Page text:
INGSOC

I don’t have first hand info, but a local logger friend was telling me last year that after the previous two exceptionally cold winters, the pine beetle spread had all but stopped. I would imagine that after this past also exceptionally cold winter in the interior of BC the spread will be even further reduced. Temps below -30 apparently kill the beasties. We have had three years in a row of well below -30 temps for months on end throughout the interior. I will look around a bit more regarding this article, and perhaps speak with my logger buddy and get some real information about this subject. Those guys at UBC are zealots.

DJ

This kind of article is misleading because it omits some of the root causes of the beetle problem. Excessive and long term artificial suppression of forest fires are partly to blame.
The forests are now older growth, with older trees being more susceptible to the beetles, tree density has become unnaturally high making migration of the bugs easy and more widespread, and in some cases, unusual wind events spread the bugs.
While milder winters haven’t helped to mitigate the infestations, blaming the massive infestations entirely on climate change is inaccurate and only part of the story.
Efforts have been underway in the Tahoe basin to bring tree density back down to more typical levels of trees per acre consistent with those prior to human fire suppression. Natural fires helped maintain healthier forests, and the lodgepoles fall into the category.
There are many papers that address long term drought in the Great Basin region, where conditions similar to those being blamed now were purely natural variability existed, and the forests survived…along with the beetles.

jae

I smell a bunch of speculative CRAP here! The little environmentalists-cum-foresters in the universities have now pushed “Preservation” (NOT to be confused with Conservation (wise use)) of the forests to the point where the forests are now subject to all sorts of preventable disasters, such as: fire, bark beetles, dwarf mistletoe, and other diseases. It is VERY telling that these problems DO NOT OCCUR ON PRIVATE FOREST LANDS, ONLY ON GOV’T “MANAGED” LANDS! NEGLECT is the operative word for the USFS, USGS, and other bumbling federal agencies. Some states have decent programs, on the other hand….. But, then, the poor federal beggars no longer have any money to really MANAGE the forests, anymore, since timber sales have become almost non-existant. If they see an insect attack, they just watch it, because there is no money to do anything; if it happens on private lands, the damaged trees are cut down and burned, cancelling the “crisis.” Another example of how the Government takes care of things. LOL.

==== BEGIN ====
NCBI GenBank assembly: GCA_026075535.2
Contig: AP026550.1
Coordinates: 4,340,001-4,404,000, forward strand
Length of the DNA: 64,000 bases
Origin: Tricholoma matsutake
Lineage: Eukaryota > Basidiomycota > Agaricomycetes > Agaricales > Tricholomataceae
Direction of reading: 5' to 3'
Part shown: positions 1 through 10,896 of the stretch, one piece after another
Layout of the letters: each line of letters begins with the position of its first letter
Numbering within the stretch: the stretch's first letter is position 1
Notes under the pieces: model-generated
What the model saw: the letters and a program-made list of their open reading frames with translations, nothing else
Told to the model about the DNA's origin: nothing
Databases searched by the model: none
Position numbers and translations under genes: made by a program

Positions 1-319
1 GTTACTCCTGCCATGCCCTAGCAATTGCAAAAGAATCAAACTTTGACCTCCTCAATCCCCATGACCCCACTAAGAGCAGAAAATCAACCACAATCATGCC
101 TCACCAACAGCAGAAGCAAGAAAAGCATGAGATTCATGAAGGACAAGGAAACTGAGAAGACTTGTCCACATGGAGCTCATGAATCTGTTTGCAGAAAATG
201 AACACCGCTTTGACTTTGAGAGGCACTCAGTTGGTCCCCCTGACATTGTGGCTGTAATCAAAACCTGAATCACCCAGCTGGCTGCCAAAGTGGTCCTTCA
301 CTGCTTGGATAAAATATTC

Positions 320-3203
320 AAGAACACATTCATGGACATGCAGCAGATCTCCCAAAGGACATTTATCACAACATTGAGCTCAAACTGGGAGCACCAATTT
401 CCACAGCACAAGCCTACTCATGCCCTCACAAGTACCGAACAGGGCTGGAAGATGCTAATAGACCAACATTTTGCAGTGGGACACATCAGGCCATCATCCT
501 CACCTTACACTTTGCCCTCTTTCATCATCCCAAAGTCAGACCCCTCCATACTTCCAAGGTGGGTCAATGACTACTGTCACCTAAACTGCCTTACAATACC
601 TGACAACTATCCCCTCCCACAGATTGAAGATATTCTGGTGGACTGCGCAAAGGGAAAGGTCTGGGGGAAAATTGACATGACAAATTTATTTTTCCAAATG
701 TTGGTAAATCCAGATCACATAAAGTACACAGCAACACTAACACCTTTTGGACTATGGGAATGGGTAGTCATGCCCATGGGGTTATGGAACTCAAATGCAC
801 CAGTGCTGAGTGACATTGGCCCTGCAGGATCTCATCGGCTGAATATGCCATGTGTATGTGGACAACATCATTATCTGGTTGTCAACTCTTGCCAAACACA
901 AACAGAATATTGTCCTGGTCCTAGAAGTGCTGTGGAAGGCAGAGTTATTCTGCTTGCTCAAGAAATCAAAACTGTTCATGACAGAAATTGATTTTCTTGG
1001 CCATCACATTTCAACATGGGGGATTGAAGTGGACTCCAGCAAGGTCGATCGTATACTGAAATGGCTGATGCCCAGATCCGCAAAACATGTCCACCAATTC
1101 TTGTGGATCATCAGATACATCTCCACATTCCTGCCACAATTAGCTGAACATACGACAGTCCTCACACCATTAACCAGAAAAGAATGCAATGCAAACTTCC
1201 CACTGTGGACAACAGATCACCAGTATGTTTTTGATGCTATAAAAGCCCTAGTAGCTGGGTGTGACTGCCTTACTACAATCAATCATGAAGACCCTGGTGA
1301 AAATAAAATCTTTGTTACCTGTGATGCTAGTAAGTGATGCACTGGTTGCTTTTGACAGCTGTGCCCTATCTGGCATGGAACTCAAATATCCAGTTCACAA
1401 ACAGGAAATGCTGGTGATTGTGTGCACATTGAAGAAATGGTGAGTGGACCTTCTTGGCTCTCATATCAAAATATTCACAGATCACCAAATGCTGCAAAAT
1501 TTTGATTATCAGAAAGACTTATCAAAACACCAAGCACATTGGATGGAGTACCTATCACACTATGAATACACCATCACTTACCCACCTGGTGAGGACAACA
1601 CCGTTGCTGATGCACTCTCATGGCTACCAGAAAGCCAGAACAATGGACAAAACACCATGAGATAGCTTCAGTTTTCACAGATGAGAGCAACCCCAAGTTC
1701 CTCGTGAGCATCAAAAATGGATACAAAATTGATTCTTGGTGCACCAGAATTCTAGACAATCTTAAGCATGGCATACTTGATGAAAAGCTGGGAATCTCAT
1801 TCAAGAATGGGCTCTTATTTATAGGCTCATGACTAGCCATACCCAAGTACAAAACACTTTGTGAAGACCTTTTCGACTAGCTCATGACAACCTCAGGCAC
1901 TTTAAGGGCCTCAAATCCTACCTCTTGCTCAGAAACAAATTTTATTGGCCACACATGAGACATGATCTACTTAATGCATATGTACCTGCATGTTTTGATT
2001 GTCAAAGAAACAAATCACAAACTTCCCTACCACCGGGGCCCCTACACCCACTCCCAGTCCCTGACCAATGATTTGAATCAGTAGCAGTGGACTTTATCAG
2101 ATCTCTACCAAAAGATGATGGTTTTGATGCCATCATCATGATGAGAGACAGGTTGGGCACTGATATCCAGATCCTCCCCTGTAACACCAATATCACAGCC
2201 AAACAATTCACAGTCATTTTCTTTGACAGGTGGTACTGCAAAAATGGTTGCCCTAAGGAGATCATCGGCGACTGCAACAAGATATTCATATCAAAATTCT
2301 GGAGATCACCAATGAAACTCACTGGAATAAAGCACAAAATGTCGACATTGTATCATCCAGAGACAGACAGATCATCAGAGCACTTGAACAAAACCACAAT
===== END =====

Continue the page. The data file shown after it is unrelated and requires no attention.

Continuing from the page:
(I also have a degree in forestry, FWIW)

Ali Baba

All science is correlation. When a correlate becomes popular, by its frequent appearance, we promote it to cause.

JRR Canada

Of course no mention of the bugs other annual nemesis, forest fire. When the forests arround Prince George BC burns the top soil will be scorched, thank the BC govt for all these years of fire suppression. Oh yes its manmade climate change, when govt prevents fire from performing its natural function. The traditional definition of a expert does not need any update, drip under pressure or knowing more and more about very little and blind to the knowledge of this ignorance.

tokyoboy

In Japan too, years ago, rumor said that the decline of trees (pines in particular) was due to acid rain. However, these days they say that the main culprit is either tree bugs or air pollution due to motorization, or both. Fortunately(?) few people talk about global warming for this sort of topic (maybe Japan is still behind of the US?).

kent Blaker

I live in British Columbia and have been aware of the problem for many years. It could have been prevented by allowing local loggers to harvest the older infected trees but the government of the day needed to do studies.
The real reason for the outbreak is that we were so good at puting out forest fires that trees that would have normally burned, destroying the beetles inside ,were left to grow old and provide for more reproduction capacity for the bugs.
These trees drop needles and pine cones every year. The accumulated fuel under an old tree burns so hot as to incinerate the whole tree.

dp

So how warm has it gotten in lodge pole country?

David Davidovics

-Published in the Journal “Climate Change” *sigh*
They talk about this a lot here in BC. One thing I remember is the beetle tends to target older growth trees (As in, order than 90 years roughly), so I don’t accept that it could cause the species to collapse completely. It may kill off much of the older generation which would open things up for natural selection to take place for the seedlings however, and that is what I am more inclined to believe. I am going out on a limb here, but there are other examples around the world of long scale cycles with trees and other plants that can cause rapid die offs followed by rebounds decades later.

Douglas DC

The beetle is a part of a cycle just like warm and cold. Back in the 90’s I fought huge
pine fueled fires all over the west. At little effort of forestry (yes including fire) and the
problem is greatly reduced. As mentioned above, this is a quick growing fire prone
tree. It is part of a: FIRE ECOLOGY period. It does what it does…

Robert

I work in the forestry business in BC, and I have heard this nugget quite a bit. Too bad people do not acknowledge that Lodgepole pine is short lived species that is very pest prone. It’s mission in life is reproduce in astonishing numbers, grow extremely fast, and then die out after a relatively short life. It’s a great strategy in areas with frequent forest fires. However, in our attempt to manage this species, humans have held vast tracts of old pine stands on the stump until we are ready to harvest them in an orderly fashion. This has resulted in huge areas of old and relatively pure pine stands which have built up enormous reservoirs of pests (beetles). Add in a few relatively mild winters and we have a recipe for disaster. Mother nature gave us a spanking! It’s way too easy to blame “climate change” and ignore our management practices as the true source of this outbreak.

Look! Earth warming!
I’m looking at this thermometer its about the same as it was….